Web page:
“We have spent enough staff time and our own time here with semantics,” she said.
The town attorney explained that by not entering the amended permit by the deadline, the gravel pit was technically in breach. With a breach, the town board has the option to again amend the permit, fine the permit holder, suspend the permit or terminate it.
Trustee Nick Raible moved to suspend the permit until the town received a signed amendment, but the motion was not seconded and died.
Mayor Pro-Tem Deb Shaw then moved to terminate the conditional use permit, which Trustee Rebecca Quesada seconded. The motion passed with Raible opposing.
The town attorney explained during discussions that he wasn’t aware of any town regulations that would prohibit the gravel pit from immediately reapplying for the conditional use permit, but the approval would have to go through a new permit process and a hearing with the town board to be approved again.
Reclamation Ridge previously went to court against the town when the gravel pit was found in violation of its permit in 2019 for allowing stockpiled materials to be visible from neighboring properties. The court ultimately ruled in the town’s favor despite a few errors made by the board during the public hearing process.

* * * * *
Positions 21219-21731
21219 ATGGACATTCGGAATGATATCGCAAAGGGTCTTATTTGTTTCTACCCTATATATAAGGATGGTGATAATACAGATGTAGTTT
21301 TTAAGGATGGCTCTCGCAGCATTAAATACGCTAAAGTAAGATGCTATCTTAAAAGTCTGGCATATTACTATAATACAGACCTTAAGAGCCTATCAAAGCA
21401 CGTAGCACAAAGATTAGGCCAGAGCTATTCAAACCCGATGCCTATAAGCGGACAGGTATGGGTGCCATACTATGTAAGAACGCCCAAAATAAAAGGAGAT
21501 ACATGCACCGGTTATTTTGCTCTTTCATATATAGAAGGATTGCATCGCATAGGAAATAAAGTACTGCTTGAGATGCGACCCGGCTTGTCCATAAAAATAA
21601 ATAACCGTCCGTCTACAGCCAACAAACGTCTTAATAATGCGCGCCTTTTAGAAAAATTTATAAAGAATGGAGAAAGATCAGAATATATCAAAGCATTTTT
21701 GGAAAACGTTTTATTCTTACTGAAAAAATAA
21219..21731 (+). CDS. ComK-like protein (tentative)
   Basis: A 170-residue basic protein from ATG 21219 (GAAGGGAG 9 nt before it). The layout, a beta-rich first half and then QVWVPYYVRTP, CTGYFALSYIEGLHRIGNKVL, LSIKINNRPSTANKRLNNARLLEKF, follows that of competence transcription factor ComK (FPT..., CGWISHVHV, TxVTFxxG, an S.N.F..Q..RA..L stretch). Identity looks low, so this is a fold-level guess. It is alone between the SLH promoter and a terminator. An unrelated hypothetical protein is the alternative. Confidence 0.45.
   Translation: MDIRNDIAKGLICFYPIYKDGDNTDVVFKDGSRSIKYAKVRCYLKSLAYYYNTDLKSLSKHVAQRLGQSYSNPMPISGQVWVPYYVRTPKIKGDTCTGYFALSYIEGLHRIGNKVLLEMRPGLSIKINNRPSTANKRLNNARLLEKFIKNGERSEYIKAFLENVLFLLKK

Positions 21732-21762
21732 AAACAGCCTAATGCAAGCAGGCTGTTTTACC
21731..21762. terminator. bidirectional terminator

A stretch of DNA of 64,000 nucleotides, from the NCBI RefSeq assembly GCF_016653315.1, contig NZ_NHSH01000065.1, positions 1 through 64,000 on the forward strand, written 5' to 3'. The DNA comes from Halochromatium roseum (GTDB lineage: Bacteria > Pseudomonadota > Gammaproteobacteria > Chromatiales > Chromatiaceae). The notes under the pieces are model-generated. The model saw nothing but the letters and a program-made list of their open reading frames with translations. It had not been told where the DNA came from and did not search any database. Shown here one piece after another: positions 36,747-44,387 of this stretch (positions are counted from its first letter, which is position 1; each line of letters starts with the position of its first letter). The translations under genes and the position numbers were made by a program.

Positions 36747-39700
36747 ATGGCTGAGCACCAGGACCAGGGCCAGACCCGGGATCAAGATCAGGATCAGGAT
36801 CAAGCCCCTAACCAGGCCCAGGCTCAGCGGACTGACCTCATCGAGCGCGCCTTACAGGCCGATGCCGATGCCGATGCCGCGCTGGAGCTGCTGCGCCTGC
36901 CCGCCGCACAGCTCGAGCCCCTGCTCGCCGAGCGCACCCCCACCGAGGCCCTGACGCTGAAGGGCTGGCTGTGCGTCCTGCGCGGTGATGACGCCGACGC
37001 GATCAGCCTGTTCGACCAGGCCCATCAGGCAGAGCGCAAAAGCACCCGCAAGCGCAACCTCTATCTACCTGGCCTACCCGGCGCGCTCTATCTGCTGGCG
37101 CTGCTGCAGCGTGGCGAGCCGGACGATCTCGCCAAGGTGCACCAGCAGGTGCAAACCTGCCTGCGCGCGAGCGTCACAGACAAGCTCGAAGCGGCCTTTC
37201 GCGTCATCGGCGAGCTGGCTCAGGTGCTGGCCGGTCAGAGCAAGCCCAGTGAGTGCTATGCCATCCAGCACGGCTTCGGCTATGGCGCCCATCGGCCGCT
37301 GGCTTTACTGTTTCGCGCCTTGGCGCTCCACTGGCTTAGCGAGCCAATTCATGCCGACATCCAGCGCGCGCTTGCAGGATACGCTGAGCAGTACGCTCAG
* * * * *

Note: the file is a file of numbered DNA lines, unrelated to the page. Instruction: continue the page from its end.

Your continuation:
In other business:
• Trustees held a workshop on parking regulations. The current town code has conflicting regulations, one requiring no commercial parking for new downtown developments and one requiring what staff thought was an excessive amount of parking for new downtown developments. The town’s fee in lieu of parking is also only $1,000 when staff said it should probably be more like $9,500.
The board asked staff to bring forward a proposed ordinance change that would require some amount of parking and increase the fee in lieu of parking.
• The board discussed a couple revisions to the budget for the year, starting with a consideration of whether to bring back five day summer camps with the Recreation Department. Recreation Director Julie Martin explained that with half the child attendance on Fridays, it didn’t make sense staffing-wise to have five-day summer camps.